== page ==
If you want to protect your business from criminals, then adopting the right cyber security protocols is the first step. With the volume of cyber attacks on the rise, it’s clear that this type of crime is a threat to all organisations, from small businesses and charities, through to government departments and global corporations. Read on to discover five ways to keep your data secure.
Use The Right Software Defences
It’s essential to have the latest security technology installed on the devices you use for work. These tools can include anti-virus and anti-malware protection, firewalls, and even AI powered software that can identify potential threats before they occur. And once installed, keep up with all updates and patches, as explained
Use Strong Passwords
Make sure passwords are not easy to guess words and phrases, but instead a mix of characters and digits. Change them regularly, and if possible, introduce multi-factor authentication to make it harder still for bad actors to access your systems. There are software tools available that can make it easier to remember to update passwords frequently.
Look After Files When Away From The Office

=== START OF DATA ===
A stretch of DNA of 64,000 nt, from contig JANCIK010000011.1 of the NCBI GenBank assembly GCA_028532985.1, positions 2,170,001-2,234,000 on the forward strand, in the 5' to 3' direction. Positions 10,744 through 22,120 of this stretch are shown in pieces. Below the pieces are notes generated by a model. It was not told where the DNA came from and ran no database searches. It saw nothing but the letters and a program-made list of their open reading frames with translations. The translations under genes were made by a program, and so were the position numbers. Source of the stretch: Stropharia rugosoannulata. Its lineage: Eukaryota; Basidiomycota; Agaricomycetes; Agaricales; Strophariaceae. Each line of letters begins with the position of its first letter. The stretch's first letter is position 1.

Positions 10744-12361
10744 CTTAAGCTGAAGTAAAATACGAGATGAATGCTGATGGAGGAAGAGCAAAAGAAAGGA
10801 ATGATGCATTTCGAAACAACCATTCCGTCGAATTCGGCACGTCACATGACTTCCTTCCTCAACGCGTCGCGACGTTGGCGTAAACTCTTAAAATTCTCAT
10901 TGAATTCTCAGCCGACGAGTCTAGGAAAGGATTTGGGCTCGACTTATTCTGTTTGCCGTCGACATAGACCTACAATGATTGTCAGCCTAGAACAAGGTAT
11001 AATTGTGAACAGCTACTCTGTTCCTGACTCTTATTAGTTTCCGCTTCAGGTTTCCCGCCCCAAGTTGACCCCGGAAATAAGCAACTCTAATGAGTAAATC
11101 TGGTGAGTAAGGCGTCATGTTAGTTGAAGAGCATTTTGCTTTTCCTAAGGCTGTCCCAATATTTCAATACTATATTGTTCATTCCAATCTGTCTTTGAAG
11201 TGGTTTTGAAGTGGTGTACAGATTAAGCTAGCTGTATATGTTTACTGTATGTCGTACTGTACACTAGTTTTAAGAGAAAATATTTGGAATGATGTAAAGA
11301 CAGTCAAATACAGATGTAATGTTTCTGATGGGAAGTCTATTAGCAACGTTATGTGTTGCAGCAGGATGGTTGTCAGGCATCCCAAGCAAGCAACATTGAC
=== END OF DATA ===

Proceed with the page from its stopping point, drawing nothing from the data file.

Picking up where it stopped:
Never leave files or devices unattended, especially when out of the office or travelling. And when they are no longer needed, make sure physical files are properly disposed of by using a local company offering services such as confidential paper shredding Oxford and other locations. You can find out more at specialist sites such as www.printwaste.co.uk/confidential-shredding/confidential-shredding-oxford.
Back Up Regularly
If there is a cyber attack (or even a flood or fire) threatening your business, you can substantially limit the damage it causes by getting things back to normal fast. And the best way to achieve this is to ensure that all critical files are backed up regularly, and stored separately from the rest of your business systems.
Be Ready To Identify Suspicious Emails
Many cyber attacks (known as “phishing” attacks) start with an innocuous looking email. Yet such messages can contain links to counterfeit websites designed to steal your data, or grant access to your computer systems. Make it a priority to train all employees on the signs of a suspicious email (including poor grammar and spelling, or a strange sender address), and install sophisticated software tools that can help to filter out criminal communications before they hit the inbox.